From Phnom Penh, it was a six-hour bus journey to Sihanoukville. Harmony and I booked the bus through our hostel and it only cost us $7 each. On the bus, the air con practically didn't work and we only had one rest stop but, when we approached Sihanoukville and saw the sea, we were overjoyed. We had seen nothing but cities for the past few weeks, so anticipation and excitement really started to build. We were staying a good 5km away from where the bus stopped, but it's always easy to get a taxi or tuk tuk from any Asian bus depot. We hopped in the first taxi that was offered to us, drove for about ten minutes and paid the driver $12. We were speechless when we arrived at Otres Beach!
Otres Beach is an amazingly idyllic location that offers lots of adventurous activities. It was obviously our first day though, so we were just going to chill. The hostel (Everythang Guest House) was right on the beach, so we spent the evening sitting in the reception/restaurant/bar watching the sun go down and the waves crash on the near-white sand. Jet skis zipped across the ocean and wooden boats bobbed around on the water. Everything (including our own little beach hut) had rustic, thatched roofs and bamboo furniture. Inside our hut was nothing more than a big bed, a mosquito net and a fan. If it weren't for the wifi and some other small amenities, we'd be completely emerged in nature. It was a hippie haven, and it was paradise! However, that doesn't make it luxury...
It rained throughout most of the days we were in Sihanoukville, and I mean tropical thunder
storms! Our hut was on the ground floor and flooded a few times due to the holes in the walls. These holes also meant insects and cockroaches could find their way in and even a cat wanted to come and cuddle at nighttime. Obviously, our mosquito net could protect us from the insects and the cat was just cute! The only downside to the beach is the hassle from locals trying to sell you fruit, sunglasses, bracelets and manicures. We found ourselves saying "sorry, no thank you. I don't need one" at least five times every hour. Of course, it's okay to occasionally cave in, but it probably creates a dependency culture for them.
After our first meal at the hostel, we decided that it was time for a nap. That's when it started to feel like we were at a music festival. Repetitive dance music came from all directions and the hut was shaking because of the rumbling bass. It wasn't a bad thing - we liked the vibe. When we woke up, it only felt right to have a few drinks on the beach, where we could watch fire dancers for entertainment. The owner poured everyone free shots (a mix of whatever left overs he had) and we were ready to go to a club that we had heard of. It wasn't far away but, apparently, the road wasn't the safest to walk on. So, we got a tuk tuk for $4 (a bit of a rip off) and soon arrived at the club. Even though it was a Saturday night, there were no more than ten people at the club, which was a shame because there was a swimming pool, good music and crazy lazer lights! Plus, you didn't have to pay to go in and there were free drinks from 11 - 12!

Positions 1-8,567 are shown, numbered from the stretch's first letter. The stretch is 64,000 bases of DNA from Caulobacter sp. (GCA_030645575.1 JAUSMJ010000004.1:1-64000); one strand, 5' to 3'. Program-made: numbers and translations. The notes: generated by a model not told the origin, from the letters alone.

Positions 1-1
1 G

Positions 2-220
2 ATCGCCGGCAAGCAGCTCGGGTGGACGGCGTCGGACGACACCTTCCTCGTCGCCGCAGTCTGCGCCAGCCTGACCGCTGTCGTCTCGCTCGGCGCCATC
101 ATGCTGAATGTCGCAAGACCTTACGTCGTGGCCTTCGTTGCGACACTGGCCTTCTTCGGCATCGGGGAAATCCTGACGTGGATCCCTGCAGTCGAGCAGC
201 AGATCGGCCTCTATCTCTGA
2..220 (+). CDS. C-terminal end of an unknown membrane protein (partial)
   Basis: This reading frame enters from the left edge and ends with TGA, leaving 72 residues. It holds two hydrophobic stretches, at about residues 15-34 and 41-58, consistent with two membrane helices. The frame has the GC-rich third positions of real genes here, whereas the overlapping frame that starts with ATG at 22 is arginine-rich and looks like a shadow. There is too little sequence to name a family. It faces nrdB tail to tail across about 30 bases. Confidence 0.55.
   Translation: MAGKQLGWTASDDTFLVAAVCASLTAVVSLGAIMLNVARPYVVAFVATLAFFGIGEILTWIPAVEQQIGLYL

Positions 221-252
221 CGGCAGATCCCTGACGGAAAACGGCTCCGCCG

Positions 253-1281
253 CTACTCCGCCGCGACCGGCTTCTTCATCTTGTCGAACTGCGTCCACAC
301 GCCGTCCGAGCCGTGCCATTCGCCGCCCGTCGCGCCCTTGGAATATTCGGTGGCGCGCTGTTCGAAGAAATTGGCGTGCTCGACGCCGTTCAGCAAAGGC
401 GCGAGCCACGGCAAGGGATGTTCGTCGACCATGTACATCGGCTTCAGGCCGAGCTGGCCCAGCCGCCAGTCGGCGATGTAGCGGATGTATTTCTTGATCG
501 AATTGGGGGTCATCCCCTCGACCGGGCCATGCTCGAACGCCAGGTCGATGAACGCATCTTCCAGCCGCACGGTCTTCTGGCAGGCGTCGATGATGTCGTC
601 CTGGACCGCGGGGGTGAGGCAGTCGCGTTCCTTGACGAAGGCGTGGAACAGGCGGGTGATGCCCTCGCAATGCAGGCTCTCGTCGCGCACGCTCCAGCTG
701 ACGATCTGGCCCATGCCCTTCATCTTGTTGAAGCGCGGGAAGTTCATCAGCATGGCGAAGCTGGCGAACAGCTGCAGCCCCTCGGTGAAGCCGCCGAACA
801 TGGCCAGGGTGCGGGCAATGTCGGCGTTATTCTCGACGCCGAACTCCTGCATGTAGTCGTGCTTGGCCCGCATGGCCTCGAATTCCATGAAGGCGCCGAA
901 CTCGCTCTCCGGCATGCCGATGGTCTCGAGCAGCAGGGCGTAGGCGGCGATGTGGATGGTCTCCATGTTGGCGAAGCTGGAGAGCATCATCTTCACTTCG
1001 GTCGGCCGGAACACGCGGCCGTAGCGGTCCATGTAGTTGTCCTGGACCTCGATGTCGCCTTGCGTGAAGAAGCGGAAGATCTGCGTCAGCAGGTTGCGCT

As I previously said, it rained a lot during our stay, but that didn't put people off from going for a swim. The sea remained a gorgeous green colour and, when the sand was shaken up, it created pretty patterns of a more muddy, brown colour. We would've liked to have gone quad biking, jet skiing or snorkeling, and there's also Kbal Chhay waterfall or Wat Leu and Wat Krom temples to see, but being stuck at the beach isn't half bad and the beach is Sihanoukville's main attraction anyway. I can't think of a better place to just do nothing!
In the evenings, it thankfully cleared up and we were treated to many spectacular sunsets. On one of the days, we ventured over to Serendipity Beach. There's a lot more going on there, but Otres is definitely the better beach of the two (in my opinion). A tuk tuk charged $5 for the trip and then he joined the queue of other tuk tuks on the main road, waiting and offering their service to possible passengers. Serendipity pier is filled with ferry and boat trip organisers, but it does offer nice views of the beach and the surrounding area from the sea. Running parallel to the beach were a lot of bars and restaurants, and a lot of people trying to get you to go into their bar or restaurant. Supposedly, there is a fireworks show every night on the beach, but we didn't see it. Perhaps we missed it whilst we ate at a good (but slightly overpriced) falafel restaurant.
The sky stayed clear of clouds on our last day in Sihanoukville. So, we could finally soak up some sun and have a short swim. The water was surprisingly shallow (perfect for playing catch or volleyball between friends), and it was just the right temperature. That evening, I was going to treat myself to a taco for the first time from our hostel. We loved the food there (rice, noodles, burgers, the breakfasts and the many snacks that are on the menu), but there kitchen unfortunately wasn't open. Instead, we tried another restaurant up the road called Chez Paou. The selection of food was fantastic and the portion sizes were proper platefuls, but there were millions of mosquitos that swarmed around us. Nevertheless, it was a really nice place! I actually headed back once it got dark so I could photograph the stars. I liked the look of two boats in front of the restaurant out to sea, so I focused on them.
The next morning, we headed to the Serendipity Pier for a ferry to Koh Rong Island! Click the link below to read that blog post!
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